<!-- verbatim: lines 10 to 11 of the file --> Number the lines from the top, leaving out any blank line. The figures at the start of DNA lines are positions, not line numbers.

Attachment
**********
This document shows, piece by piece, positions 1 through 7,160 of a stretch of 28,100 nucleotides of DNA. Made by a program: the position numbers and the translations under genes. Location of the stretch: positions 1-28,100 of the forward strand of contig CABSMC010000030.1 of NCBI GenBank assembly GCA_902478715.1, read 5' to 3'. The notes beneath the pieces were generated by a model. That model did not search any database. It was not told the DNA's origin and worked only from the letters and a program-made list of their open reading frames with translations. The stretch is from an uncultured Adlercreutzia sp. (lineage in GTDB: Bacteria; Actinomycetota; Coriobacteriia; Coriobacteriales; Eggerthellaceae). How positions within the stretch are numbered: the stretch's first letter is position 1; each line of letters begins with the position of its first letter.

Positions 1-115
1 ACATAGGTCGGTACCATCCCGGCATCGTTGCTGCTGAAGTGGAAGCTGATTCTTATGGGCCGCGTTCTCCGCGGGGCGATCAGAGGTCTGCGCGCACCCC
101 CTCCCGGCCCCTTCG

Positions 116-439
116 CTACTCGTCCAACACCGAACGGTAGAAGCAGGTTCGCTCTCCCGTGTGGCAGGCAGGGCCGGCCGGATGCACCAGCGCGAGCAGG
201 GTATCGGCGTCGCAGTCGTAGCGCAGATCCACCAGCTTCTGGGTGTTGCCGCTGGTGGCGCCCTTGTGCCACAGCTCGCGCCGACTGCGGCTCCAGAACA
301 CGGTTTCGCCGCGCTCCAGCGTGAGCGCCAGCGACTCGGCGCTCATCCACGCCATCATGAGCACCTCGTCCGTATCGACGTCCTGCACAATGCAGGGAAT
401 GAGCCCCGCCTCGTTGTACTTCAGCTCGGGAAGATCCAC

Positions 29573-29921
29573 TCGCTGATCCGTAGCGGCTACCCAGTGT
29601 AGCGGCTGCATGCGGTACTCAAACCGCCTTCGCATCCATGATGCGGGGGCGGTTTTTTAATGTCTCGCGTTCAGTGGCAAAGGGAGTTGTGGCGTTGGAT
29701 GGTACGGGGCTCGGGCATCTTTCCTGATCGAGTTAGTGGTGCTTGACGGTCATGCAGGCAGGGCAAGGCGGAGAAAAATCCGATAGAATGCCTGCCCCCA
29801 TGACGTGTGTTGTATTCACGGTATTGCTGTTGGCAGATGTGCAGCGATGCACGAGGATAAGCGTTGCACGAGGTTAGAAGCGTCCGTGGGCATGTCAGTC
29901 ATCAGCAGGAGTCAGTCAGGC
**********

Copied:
Positions 29573-29921
29573 TCGCTGATCCGTAGCGGCTACCCAGTGT